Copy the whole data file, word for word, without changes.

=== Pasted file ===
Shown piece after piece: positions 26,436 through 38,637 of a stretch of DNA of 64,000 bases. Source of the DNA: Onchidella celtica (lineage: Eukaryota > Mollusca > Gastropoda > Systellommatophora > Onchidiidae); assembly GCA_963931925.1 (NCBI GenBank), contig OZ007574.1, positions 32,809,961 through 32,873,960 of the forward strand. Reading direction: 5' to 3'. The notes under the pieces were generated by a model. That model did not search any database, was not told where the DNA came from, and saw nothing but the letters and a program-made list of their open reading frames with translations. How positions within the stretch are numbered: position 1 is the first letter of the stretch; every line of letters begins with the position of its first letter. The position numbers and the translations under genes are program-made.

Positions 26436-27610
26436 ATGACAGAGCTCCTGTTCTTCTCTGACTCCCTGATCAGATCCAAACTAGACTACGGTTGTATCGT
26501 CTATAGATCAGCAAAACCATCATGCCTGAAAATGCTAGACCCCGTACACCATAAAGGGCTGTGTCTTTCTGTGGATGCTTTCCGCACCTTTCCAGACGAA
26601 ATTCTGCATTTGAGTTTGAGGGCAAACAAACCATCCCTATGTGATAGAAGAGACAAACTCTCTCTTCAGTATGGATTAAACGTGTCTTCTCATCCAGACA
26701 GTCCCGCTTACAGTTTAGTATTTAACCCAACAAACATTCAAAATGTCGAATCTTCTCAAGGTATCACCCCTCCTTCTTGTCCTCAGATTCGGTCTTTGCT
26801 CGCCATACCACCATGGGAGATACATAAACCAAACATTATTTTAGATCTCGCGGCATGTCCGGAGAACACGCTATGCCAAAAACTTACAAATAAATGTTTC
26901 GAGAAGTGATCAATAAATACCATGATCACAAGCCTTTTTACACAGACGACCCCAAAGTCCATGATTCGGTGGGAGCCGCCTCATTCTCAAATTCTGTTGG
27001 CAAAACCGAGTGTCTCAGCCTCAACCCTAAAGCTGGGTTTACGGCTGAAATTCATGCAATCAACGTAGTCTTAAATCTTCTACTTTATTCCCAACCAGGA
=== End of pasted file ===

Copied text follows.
Shown piece after piece: positions 26,436 through 38,637 of a stretch of DNA of 64,000 bases. Source of the DNA: Onchidella celtica (lineage: Eukaryota > Mollusca > Gastropoda > Systellommatophora > Onchidiidae); assembly GCA_963931925.1 (NCBI GenBank), contig OZ007574.1, positions 32,809,961 through 32,873,960 of the forward strand. Reading direction: 5' to 3'. The notes under the pieces were generated by a model. That model did not search any database, was not told where the DNA came from, and saw nothing but the letters and a program-made list of their open reading frames with translations. How positions within the stretch are numbered: position 1 is the first letter of the stretch; every line of letters begins with the position of its first letter. The position numbers and the translations under genes are program-made.

Positions 26436-27610
26436 ATGACAGAGCTCCTGTTCTTCTCTGACTCCCTGATCAGATCCAAACTAGACTACGGTTGTATCGT
26501 CTATAGATCAGCAAAACCATCATGCCTGAAAATGCTAGACCCCGTACACCATAAAGGGCTGTGTCTTTCTGTGGATGCTTTCCGCACCTTTCCAGACGAA
26601 ATTCTGCATTTGAGTTTGAGGGCAAACAAACCATCCCTATGTGATAGAAGAGACAAACTCTCTCTTCAGTATGGATTAAACGTGTCTTCTCATCCAGACA
26701 GTCCCGCTTACAGTTTAGTATTTAACCCAACAAACATTCAAAATGTCGAATCTTCTCAAGGTATCACCCCTCCTTCTTGTCCTCAGATTCGGTCTTTGCT
26801 CGCCATACCACCATGGGAGATACATAAACCAAACATTATTTTAGATCTCGCGGCATGTCCGGAGAACACGCTATGCCAAAAACTTACAAATAAATGTTTC
26901 GAGAAGTGATCAATAAATACCATGATCACAAGCCTTTTTACACAGACGACCCCAAAGTCCATGATTCGGTGGGAGCCGCCTCATTCTCAAATTCTGTTGG
27001 CAAAACCGAGTGTCTCAGCCTCAACCCTAAAGCTGGGTTTACGGCTGAAATTCATGCAATCAACGTAGTCTTAAATCTTCTACTTTATTCCCAACCAGGA